For an update on this post, see here.
Well, I never. The news agencies that stitched up the photos at the Qana site have all huddled together and got AP staff writer David Bauder to issue a story rebutting lil ol' EU Referendum. And the imaginative title? "News agencies stand by Lebanon photos".
To engineer this massive intellectual feat, Bauder – who contacted this site asking us to ring him in New York at our own expense to answer his questions, but did not respond to our e-mail offering this blogger's telephone number – relied on the one post, but clearly did not bother to read the others, and particularly the latest, which already anticipated the points he was to make.
Thus does Bauder concentrate his fire on the one point of several, where he claims this site rests its case of "chicanery" on the part of the agencies on the "time stamps" that went with captions of the photographs. Laboriously, he details the timings, and then sets outs our case, that the events depicted were staged for effect, "a criticism echoed by talk show host Rush Limbaugh when he directed listeners to the blog on Monday."
"These photographers are obviously willing to participate in propaganda," Limbaugh is cited as saying. "They know exactly what's being done, all these photos, bringing the bodies out of the rubble, posing them for the cameras, it's all staged. Every bit of it is staged and the still photographers know it."
The "straw dog" thus set up, AP's Bauder then sets about rebutting it, declaring "information from its photo editors showed the events were not staged, and that the time stamps could be misleading for several reasons, including that web sites can use such stamps to show when pictures are posted, not taken." Note, however, the use of the word "can". He does not say that the "date stamps" are wrong.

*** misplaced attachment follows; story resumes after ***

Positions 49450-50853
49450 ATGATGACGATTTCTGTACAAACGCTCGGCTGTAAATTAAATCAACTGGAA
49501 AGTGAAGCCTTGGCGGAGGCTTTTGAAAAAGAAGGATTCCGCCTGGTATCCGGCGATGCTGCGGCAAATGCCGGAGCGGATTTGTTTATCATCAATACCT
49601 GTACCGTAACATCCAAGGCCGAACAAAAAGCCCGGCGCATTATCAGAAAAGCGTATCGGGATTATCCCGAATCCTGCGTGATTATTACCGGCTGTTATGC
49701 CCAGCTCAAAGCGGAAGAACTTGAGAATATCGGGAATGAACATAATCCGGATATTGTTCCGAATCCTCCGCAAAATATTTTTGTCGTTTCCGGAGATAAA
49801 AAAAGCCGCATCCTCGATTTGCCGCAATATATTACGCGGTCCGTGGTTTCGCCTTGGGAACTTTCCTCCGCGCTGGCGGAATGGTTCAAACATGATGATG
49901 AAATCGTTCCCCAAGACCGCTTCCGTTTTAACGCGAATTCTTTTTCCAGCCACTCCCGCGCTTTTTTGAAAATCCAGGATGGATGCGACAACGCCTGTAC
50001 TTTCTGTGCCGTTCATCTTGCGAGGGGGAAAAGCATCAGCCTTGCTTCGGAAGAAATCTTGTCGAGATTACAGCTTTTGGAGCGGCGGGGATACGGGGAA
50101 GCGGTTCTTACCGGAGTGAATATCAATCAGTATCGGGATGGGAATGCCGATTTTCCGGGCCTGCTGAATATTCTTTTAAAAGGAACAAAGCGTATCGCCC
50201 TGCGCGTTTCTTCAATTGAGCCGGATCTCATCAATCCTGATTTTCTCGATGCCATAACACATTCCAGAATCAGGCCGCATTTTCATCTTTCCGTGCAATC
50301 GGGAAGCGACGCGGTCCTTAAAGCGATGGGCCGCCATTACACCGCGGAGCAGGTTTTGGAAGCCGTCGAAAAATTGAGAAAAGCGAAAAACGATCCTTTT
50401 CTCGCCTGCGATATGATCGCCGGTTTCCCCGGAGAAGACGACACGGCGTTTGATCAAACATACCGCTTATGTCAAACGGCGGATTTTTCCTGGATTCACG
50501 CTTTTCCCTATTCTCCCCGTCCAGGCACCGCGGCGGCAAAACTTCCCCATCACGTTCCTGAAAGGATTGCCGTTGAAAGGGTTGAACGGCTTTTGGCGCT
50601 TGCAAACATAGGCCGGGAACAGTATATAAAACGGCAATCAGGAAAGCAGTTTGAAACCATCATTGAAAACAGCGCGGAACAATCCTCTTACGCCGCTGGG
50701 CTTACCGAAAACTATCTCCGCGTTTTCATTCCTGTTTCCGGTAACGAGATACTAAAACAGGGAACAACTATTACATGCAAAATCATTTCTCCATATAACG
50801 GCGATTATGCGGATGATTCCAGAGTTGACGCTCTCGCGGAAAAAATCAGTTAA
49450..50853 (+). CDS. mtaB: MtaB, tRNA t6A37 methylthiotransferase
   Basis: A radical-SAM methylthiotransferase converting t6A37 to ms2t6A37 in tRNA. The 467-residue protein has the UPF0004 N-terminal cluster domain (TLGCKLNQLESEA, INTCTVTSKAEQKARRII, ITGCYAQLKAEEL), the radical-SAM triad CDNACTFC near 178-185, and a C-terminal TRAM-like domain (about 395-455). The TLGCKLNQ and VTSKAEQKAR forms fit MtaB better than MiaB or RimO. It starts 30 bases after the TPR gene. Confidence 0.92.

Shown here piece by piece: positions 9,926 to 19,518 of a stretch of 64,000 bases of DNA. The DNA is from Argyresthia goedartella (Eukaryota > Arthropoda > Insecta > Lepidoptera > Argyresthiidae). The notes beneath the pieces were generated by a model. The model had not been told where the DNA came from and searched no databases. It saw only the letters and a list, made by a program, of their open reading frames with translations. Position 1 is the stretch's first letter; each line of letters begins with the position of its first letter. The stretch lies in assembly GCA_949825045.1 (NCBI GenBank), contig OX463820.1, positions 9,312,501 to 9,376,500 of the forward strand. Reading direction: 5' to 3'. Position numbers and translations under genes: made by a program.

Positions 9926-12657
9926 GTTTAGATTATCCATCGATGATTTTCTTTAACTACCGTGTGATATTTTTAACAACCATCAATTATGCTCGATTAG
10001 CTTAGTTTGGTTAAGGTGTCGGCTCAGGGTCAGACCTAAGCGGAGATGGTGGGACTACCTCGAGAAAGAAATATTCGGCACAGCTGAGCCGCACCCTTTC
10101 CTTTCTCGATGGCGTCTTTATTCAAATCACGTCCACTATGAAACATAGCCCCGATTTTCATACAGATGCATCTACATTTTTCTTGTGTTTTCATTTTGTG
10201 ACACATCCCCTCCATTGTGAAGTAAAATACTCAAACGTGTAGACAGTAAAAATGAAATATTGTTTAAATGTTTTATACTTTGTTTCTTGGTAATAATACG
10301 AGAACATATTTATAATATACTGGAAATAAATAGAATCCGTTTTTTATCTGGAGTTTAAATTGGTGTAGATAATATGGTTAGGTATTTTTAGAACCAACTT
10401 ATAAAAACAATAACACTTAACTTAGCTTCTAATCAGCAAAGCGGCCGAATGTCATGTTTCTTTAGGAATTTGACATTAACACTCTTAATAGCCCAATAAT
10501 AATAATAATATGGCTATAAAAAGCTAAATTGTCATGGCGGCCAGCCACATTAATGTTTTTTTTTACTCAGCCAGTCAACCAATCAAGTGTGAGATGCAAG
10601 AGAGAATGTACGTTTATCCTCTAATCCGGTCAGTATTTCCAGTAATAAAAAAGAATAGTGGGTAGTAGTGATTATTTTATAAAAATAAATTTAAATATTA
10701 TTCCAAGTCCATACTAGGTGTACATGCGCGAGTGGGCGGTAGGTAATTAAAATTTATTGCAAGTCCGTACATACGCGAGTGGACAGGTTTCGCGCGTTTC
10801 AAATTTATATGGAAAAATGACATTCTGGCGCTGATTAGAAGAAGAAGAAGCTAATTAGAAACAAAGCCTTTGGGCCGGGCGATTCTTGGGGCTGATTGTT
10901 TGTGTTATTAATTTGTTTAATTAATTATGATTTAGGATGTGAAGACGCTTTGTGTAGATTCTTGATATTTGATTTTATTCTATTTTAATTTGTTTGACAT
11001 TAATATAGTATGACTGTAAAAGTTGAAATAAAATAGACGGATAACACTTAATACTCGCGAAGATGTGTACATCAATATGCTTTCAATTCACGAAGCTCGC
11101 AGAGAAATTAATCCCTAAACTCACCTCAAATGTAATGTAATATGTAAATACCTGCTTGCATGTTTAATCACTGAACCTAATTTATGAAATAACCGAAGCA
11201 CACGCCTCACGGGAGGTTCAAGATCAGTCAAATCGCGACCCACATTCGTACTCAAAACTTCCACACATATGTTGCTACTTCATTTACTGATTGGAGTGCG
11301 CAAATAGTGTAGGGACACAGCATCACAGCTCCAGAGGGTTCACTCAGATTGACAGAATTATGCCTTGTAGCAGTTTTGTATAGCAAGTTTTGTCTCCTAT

Nevertheless, an aggrieved "AFP executive" is then wheeled on, saying, "he was stunned to be questioned about it." The MSM being questioned? Shocking, I tell you, shocking!
Then al Reuters is brought into the fray. In a statement, it says that it categorically rejects any such suggestion and then Kathleen Carroll, AP's senior vice president and executive editor, puts the boot in. "It's hard to imagine how someone sitting in an air-conditioned office or broadcast studio many thousands of miles from the scene can decide what occurred on the ground with any degree of accuracy," she says.
Air conditioning? I wish.
But Carroll hasn't finished yet. "In addition to personally speaking with photo editors", she says – who tell the absolute, unvarnished truth - "I also know from 30 years of experience in this business that you can't get competitive journalists to participate in the kind of (staging) experience that is being described." Photographers are experienced in recognizing when someone is trying to stage something for their benefit, she adds.
Now administering the coup de grace, Patrick Baz, Mideast photo director for AFP, is trundled up to the front. "Do you really think these people would risk their lives under Israeli shelling to set up a digging ceremony for dead Lebanese kids?" he asks. He is not "stunned". He is "totally stunned". And he "can't imagine that somebody would think something like that would have happened."
So, all the agencies are agreed - none of the photographs have been staged. Game set and match!
But then, you really have to give it to AP - they really know how to look after their staff. Thank you, Little Green Footballs. And this in the National Journal rather puts the claims into perspective. Anyone remember this gem from the NYT?